Emotions will be tested over time in the game of poker

May 30, 2017 3:00 AM
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We are all only human and have emotions as we react to the various situations in which we often find ourselves. I can assure you there will be many occasions while playing poker that your inner feelings – your emotions – will be tested.

Often, you will feel so frustrated! It would only be natural that you might ponder: “If only I had stayed to see the next card to be dealt out on the board” – even as you know you played your hand properly based on everything you have learned about the game, including the odds and laws of probability.

The other evening, playing $4-$8 limit at my favorite local casino, I had a hand that made me angry – to say the least, so frustrated – after I mucked my cards. In a middle position, I looked down at a pair of deuces in the hole – pocket deuces. Having learned the Hold’em Algorithm, there was no question this was not a hand in which I wanted to invest my hard-earned chips from a middle position. I was prepared to fold when the betting got to me.

Then, there was a raise by a player to my right. That further confirmed my decision to fold. And, I promptly did so without any hesitation, and sat back to watch the action – to see how the hand would play out. Then, the Button re-raised, still further reinforcing my decision to fold my small pocket pair from my middle position. OK.

You would never guess what fell on the flop: 2c-2h-Ac. I would have caught quad deuces! Without any doubt, I would have made the nuts. “Oh, my g-d,” I silently muttered to myself. Then, thinking of all the chips I could have won, my emotions got the best of me. I was so angry – almost livid with rage. I felt so emotionally frustrated. And, I berated myself, “Why didn’t I stay to see the flop?” I felt like calling myself an idiot.

Later, while driving home from the casino and relaxed, I calmly thought about this occurrence. Similar incidents have happened to me before, I recalled (and probably to you, too, if you think about it). I firmly assured myself I had made the very best – the correct – decision by folding my pocket deuces in that situation. The chances of winning were so small; I was a huge longshot to even make a set (about 8-to-1 against), never mind quads – four deuces – on the flop.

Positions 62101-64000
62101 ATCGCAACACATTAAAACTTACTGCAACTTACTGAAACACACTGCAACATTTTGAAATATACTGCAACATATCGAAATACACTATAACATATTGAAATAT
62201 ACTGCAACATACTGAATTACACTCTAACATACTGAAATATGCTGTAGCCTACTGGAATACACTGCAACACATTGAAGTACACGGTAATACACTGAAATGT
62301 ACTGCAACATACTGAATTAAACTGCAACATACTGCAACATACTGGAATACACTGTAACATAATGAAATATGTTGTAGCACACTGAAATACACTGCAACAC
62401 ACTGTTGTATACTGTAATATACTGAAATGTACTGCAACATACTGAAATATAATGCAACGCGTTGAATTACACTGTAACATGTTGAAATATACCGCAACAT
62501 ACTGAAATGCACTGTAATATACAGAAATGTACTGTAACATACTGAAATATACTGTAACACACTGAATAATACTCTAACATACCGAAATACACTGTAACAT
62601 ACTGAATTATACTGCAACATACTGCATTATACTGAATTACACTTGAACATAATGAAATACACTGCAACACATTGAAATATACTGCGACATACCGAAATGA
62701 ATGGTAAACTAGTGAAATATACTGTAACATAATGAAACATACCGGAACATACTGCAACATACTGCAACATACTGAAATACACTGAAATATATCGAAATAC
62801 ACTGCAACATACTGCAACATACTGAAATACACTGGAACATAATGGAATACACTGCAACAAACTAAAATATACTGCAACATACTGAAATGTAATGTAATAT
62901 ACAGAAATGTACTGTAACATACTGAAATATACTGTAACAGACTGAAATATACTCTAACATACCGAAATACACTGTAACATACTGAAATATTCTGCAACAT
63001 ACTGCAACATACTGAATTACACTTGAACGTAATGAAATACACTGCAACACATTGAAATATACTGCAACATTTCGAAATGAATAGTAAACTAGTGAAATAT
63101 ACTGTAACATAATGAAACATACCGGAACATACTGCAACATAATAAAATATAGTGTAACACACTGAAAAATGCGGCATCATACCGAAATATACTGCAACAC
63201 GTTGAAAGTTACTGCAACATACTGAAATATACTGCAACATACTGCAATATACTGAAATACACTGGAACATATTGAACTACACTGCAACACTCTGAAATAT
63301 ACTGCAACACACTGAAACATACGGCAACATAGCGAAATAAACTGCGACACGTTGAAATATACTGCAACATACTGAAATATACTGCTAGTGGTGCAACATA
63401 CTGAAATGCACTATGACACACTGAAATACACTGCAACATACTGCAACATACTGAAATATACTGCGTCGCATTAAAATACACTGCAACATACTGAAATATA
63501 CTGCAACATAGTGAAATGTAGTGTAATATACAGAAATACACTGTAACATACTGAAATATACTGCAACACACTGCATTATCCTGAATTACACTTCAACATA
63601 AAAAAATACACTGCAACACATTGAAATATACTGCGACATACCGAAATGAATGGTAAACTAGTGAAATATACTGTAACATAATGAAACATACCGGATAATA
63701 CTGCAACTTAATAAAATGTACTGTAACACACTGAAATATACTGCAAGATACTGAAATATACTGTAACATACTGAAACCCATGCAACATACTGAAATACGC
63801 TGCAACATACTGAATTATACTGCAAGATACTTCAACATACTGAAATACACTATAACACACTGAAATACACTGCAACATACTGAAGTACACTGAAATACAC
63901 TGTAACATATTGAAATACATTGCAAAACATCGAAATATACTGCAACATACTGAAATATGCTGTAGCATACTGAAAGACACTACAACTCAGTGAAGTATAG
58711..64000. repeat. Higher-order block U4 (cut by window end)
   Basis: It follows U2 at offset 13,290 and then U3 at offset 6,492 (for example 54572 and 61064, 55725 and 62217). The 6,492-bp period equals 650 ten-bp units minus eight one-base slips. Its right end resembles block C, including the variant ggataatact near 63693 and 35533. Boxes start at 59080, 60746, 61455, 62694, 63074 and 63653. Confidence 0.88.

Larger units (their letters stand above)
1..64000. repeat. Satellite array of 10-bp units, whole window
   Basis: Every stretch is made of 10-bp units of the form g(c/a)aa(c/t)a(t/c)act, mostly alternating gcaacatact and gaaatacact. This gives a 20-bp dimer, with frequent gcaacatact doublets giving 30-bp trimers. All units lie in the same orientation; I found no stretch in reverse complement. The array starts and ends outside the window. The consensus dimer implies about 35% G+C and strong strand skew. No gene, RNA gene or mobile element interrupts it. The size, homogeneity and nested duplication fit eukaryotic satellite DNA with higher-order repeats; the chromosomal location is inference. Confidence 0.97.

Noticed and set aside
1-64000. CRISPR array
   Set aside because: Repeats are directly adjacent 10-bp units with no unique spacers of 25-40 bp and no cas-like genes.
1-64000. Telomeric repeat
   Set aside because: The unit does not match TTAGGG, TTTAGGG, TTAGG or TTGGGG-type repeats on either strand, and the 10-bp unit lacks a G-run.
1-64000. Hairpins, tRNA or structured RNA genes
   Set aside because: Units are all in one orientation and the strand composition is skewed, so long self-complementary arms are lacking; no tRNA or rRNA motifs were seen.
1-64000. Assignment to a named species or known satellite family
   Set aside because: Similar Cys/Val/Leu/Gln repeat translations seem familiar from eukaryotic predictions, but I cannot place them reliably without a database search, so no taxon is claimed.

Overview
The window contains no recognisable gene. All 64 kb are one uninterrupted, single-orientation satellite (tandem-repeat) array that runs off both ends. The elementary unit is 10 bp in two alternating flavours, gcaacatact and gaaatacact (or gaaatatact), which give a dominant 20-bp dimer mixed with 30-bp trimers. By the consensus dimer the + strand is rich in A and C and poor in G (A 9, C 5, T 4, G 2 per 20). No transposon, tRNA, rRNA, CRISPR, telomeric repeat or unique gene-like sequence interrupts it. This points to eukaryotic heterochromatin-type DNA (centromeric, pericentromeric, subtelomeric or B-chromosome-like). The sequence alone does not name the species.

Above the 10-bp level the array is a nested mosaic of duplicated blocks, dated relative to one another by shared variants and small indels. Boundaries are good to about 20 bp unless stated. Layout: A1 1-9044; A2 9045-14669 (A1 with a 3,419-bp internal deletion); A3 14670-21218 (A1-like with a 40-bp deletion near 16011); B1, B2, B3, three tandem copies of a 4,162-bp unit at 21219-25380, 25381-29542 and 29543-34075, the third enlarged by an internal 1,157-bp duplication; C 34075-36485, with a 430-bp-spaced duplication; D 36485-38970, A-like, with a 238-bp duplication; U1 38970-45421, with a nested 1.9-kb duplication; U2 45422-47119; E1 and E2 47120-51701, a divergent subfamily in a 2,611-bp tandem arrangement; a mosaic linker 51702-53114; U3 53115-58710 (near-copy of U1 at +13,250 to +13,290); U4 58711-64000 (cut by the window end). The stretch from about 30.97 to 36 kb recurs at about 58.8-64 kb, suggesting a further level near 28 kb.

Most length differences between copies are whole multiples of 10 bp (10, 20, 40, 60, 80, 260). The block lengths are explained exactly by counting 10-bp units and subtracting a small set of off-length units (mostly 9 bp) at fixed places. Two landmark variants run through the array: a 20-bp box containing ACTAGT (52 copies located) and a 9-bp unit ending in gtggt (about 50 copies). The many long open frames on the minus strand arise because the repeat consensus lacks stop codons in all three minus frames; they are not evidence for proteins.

Obviously, it can and did happen. None of us has any control over the machinations of the poker gods. There really was no reason for me to get angry, to feel frustrated. My emotions got the better of me at that moment. Fortunately, I did manage to avoid going on tilt; but I know I was so close to it.

A few days later, as I was playing $4-$8 limit hold’em, a similar thing happened to the lady seated to my left. She had folded to a bet on the turn, and then watched as a Jack was dealt out by the dealer. She stared at the board, and then, apparently in frustration, turned to me and whispered in my ear: “I would have caught an inside straight,” she grimaced.

I could only empathize with her. It reminded me of how I felt after I folded those pocket deuces a few nights earlier. I reassured her, saying: “That’s poker!” I’m not sure whether she overcame her frustration. But, a few hands later, she packed up her chips and checked out of the game.

So rely on the Hold’em Algorithm when deciding whether to play a small pair. In the long run, it will make you richer. Learn to accept rare happenings that go against you; and avoid going on tilt. Patience is a virtue.